By Thomas McGann
Happy birthday, Walt Whitman, born 200 years ago, May 31, 1819. It is of thee we sing!
We celebrate your birth! “Starting from fish-shape Paumanok, where [you were] born, well-begotten, and rais’d by a perfect mother…isle of salty shore and breeze and brine.” Printer’s Devil, typesetter, pressman, editor, publisher, teacher, writer, government clerk, nurse, poet of the exclamation point!
You wrote of yourself, “Walt Whitman, an American, one of the roughs, a kosmos, disorderly, fleshly, and sensual, no sentimentalist, no stander above men or women or apart from them, no more modest than immodest.”
Spanning transcendentalism to realism, founder of American poetry in a nation no older than a lone man’s life span, singing the praises of exuberant, young America, Whitman was Democracy. “His compositions, at least; being like it, ignorant, sanguine, noisy, coarse, and chaotic!”1
“I celebrate myself,
And what I assume you shall assume,
For every atom belonging to me, as good belongs
Almost out of breath with exaltation, we sing a song of celebration! A book of poetry! “Leaves of Grass” was born, fittingly, on the Fourth of July, 1855, and went through nine revisions until its “Deathbed Edition,” in 1891. Containing but 12 untitled poems within its first edition – a mere 795 copies published and paid for by Whitman – this future canon was generally ignored except for several reviews calling it “trashy, profane and obscene,” and its author “a pretentious ass.”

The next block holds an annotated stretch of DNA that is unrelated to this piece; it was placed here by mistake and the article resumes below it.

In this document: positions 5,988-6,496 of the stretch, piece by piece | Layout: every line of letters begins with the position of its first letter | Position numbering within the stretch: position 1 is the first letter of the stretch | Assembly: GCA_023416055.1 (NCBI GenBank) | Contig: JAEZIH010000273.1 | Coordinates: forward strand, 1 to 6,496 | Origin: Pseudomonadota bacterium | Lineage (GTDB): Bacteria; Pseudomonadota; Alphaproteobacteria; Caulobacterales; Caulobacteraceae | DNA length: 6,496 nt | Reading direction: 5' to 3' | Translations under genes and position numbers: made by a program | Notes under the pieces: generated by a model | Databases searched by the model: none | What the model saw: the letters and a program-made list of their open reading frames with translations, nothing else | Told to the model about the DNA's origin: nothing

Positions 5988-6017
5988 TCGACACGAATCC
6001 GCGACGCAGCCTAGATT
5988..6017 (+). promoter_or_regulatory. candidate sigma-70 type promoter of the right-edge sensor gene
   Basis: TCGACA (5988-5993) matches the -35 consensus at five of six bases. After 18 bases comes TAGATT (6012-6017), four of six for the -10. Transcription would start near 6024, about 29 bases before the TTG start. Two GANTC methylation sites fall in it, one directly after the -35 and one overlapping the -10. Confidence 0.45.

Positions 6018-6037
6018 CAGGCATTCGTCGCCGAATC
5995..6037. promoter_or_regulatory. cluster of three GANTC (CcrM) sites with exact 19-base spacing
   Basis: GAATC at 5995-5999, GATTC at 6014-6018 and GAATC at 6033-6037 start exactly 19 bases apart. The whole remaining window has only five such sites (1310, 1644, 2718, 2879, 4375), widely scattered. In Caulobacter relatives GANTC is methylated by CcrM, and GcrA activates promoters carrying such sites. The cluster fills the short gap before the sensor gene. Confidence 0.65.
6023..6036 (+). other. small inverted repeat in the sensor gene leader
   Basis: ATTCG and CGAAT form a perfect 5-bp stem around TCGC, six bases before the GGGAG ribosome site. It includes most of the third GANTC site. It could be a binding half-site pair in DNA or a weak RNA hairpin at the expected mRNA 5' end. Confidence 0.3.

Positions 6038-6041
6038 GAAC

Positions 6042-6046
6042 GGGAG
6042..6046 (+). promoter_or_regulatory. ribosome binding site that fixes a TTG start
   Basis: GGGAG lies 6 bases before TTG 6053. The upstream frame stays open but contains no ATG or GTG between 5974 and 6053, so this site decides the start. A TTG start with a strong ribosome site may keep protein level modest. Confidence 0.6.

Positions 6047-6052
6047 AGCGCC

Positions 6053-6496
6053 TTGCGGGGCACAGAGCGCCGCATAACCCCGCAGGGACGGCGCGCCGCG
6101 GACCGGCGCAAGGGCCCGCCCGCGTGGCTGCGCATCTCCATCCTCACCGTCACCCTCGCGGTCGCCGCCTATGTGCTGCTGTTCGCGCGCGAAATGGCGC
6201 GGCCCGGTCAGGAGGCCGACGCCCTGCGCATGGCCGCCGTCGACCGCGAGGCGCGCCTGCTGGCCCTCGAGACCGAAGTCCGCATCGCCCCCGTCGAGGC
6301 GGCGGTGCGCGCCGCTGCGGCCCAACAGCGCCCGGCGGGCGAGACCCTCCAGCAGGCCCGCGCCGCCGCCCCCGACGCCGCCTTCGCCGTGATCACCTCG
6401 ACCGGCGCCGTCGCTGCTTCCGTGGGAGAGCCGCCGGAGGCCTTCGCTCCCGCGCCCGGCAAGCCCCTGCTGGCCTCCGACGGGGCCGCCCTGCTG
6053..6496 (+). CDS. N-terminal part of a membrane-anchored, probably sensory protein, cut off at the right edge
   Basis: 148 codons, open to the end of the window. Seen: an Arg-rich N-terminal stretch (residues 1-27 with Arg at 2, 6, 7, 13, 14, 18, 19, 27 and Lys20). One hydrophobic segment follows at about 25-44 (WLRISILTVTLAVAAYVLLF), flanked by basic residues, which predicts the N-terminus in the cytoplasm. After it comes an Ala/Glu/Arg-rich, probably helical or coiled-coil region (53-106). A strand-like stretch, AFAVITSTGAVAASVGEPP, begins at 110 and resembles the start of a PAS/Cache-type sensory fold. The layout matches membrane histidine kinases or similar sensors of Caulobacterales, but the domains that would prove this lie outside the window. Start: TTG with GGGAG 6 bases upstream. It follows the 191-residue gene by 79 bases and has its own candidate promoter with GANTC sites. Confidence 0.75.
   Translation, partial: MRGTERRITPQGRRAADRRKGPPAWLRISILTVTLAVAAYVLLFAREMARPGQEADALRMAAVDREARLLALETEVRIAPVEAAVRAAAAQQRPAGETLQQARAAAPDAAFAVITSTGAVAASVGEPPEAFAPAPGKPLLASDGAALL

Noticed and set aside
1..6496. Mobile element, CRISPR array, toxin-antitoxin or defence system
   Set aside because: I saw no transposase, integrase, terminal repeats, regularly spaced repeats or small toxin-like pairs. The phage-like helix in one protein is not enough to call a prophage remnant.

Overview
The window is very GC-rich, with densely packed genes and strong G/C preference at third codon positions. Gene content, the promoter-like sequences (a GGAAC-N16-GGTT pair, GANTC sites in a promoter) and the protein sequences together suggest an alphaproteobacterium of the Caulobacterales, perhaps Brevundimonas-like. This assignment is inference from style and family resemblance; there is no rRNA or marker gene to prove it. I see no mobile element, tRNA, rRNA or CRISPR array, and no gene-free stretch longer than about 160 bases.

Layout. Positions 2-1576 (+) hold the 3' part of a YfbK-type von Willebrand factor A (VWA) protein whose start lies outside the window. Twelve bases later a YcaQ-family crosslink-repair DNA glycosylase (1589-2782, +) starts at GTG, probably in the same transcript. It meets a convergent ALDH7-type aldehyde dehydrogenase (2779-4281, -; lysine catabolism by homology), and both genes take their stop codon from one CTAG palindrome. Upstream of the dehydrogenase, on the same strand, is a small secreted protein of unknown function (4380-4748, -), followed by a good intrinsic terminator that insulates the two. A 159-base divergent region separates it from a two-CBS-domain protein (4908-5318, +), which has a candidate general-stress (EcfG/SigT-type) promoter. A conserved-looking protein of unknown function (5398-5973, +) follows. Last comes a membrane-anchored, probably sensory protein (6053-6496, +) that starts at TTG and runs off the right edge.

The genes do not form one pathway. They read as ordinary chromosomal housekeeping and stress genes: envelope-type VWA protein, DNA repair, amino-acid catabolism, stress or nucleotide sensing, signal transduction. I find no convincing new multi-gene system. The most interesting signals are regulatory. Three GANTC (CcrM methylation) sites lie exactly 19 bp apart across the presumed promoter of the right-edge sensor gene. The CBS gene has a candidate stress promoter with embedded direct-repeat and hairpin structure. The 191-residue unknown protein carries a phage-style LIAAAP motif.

Ralph Waldo Emerson, on the other hand, wrote, “I find it the most extraordinary piece of wit and wisdom that America has yet contributed…I find incomparable things said incomparably well as they must be. I find the courage of treatment which so delights us, and which large perception only can inspire.”2 Ezra Pound called Whitman, “America’s poet…He is America.” Biographer, editor, and critic, William Sloane Kennedy wrote, “People will be celebrating the birth of Walt Whitman as they are now the birth of Christ.”
It should come as no surprise, then, that Whitman had “not one a barleycorn less” of appreciation for his own talent, sounding his barbaric YAWP to the beautiful and perfect multitudes. In “Leaves of Grass,” one poem [reaching beyond 1,300 lines, later appropriately titled “Song of Myself”] reads in part, “Divine am I inside and out, and I make holy whatever I touch or am touched from; The scent of these arm-pits is aroma finer than prayer…I breathe the fragrance myself and know it and like it…while they discuss I am silent, and go bathe and admire myself.”And “am not contained between my hat and boots.”
Confounded by the Civil War Whitman wrote, “Beat! Beat! Drums!” as a rallying cry for the North.
“Beat! beat! drums! Blow! bugles! blow! Through the windows––through the doors––burst like ruthless force…scatter the congregation…the bridegroom… the bride…the peaceful farmer…Beat! beat! drums!–– Blow! bugles! blow…”
Over the traffic…cities…sleepers…talkers…singer…lawyer…judge…Beat! beat! drums!–– Blow! bugles! blow.
Whitman’s sensitive nature, however, was profoundly affected by the Civil War. In his book “Memorandum of War” he described the horrors he came upon, “a heap of amputated feet, legs, arms, hands, &c., a full load for a one-horse cart.” There were, he wrote, “human fragments, cut, bloody, black and blue, swelled and sickening. Nearby were several dead bodies…each cover’d with its brown woolen blanket.” The sight moved him to volunteer as a nurse. He helped surgeons with amputations, and assisted in the burial of bodies, still bloody, lying on battlefields. He then turned to console the wounded soldiers, soothe them, and write letters for them.